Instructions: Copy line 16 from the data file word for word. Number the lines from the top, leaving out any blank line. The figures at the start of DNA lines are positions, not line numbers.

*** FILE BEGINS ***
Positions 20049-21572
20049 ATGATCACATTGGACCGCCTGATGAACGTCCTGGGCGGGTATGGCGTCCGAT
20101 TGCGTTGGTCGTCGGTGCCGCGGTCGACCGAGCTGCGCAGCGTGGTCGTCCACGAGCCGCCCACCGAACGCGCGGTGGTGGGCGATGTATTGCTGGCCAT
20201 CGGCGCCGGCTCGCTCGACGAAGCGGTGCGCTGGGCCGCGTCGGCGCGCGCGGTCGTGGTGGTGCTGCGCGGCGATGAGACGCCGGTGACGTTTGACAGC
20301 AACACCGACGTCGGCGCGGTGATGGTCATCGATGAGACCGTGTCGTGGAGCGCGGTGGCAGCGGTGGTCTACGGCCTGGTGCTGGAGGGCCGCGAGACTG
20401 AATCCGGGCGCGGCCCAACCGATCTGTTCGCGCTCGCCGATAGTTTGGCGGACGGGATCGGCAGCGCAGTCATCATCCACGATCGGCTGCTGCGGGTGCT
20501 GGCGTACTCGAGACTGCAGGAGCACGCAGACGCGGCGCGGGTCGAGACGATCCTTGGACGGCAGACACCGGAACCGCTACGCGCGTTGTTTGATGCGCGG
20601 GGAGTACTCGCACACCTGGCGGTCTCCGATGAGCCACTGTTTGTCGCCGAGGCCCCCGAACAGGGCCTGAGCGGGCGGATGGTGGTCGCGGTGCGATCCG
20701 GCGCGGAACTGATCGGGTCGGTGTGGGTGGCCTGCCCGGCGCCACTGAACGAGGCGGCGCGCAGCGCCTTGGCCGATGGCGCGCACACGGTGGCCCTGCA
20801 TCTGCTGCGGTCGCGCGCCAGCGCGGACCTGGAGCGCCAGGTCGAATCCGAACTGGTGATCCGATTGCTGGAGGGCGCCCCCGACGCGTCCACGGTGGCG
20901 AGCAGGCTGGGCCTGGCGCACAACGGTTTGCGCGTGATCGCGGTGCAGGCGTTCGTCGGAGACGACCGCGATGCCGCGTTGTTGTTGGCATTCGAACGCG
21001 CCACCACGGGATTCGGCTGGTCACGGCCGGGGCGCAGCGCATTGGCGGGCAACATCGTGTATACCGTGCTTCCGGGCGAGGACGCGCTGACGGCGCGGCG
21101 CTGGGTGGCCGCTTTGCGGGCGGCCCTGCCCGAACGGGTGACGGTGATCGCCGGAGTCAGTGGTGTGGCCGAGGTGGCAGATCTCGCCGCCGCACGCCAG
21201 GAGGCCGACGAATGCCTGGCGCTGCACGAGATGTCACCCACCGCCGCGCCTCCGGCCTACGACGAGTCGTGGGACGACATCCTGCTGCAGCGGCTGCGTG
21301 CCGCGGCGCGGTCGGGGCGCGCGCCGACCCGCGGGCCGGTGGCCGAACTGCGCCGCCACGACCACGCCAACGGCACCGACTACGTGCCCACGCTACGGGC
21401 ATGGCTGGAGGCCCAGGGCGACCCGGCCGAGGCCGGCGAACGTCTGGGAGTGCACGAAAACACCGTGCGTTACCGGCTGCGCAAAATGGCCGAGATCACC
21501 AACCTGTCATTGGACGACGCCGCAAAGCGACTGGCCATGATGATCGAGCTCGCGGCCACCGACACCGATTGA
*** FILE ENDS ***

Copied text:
21401 ATGGCTGGAGGCCCAGGGCGACCCGGCCGAGGCCGGCGAACGTCTGGGAGTGCACGAAAACACCGTGCGTTACCGGCTGCGCAAAATGGCCGAGATCACC